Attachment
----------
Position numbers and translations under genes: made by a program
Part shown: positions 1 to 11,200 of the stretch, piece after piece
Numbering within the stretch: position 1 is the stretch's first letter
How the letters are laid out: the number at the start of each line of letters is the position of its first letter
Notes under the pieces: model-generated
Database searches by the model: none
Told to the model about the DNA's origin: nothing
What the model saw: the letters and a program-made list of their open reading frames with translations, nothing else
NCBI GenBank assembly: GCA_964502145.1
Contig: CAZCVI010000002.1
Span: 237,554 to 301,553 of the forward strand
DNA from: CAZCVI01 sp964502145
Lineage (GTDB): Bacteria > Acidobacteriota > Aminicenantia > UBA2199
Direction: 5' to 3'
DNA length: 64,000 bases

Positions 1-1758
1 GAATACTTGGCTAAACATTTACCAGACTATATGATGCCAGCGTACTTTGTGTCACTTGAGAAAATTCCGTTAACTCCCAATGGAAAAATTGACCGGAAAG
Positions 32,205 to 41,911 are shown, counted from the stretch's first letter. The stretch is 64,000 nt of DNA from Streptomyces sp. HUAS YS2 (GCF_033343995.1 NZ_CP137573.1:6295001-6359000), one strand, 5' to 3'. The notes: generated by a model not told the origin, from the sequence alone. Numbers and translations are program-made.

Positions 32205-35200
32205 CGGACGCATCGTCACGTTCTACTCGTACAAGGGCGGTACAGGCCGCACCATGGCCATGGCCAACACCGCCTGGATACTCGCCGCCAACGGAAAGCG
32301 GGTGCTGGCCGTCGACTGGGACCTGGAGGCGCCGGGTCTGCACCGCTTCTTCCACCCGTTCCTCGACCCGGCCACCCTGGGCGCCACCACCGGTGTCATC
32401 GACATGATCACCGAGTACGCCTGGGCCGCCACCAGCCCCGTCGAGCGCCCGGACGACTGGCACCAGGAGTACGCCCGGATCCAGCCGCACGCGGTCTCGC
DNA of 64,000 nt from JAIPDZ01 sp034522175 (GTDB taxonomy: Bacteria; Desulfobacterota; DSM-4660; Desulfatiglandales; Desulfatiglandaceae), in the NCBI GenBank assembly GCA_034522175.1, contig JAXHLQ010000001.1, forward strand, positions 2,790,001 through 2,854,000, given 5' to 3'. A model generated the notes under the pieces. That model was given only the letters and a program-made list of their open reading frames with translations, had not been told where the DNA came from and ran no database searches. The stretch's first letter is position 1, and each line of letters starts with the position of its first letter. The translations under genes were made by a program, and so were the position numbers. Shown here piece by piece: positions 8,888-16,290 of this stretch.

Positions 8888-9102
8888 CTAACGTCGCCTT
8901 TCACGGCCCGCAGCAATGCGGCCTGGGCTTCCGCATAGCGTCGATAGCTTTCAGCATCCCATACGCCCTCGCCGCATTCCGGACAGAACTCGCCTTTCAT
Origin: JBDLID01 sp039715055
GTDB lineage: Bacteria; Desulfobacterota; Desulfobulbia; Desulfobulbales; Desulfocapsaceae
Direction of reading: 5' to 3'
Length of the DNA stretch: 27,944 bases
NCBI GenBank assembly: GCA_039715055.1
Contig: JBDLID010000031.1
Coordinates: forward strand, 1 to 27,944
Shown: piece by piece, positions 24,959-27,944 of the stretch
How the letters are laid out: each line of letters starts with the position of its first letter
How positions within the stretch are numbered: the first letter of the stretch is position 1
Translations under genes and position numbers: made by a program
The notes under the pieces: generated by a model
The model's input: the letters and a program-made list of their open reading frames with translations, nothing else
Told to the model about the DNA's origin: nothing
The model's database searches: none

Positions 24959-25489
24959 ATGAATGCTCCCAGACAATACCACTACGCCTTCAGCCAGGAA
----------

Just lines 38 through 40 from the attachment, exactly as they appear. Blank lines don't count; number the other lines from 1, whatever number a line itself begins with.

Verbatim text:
The notes under the pieces: generated by a model
The model's input: the letters and a program-made list of their open reading frames with translations, nothing else
Told to the model about the DNA's origin: nothing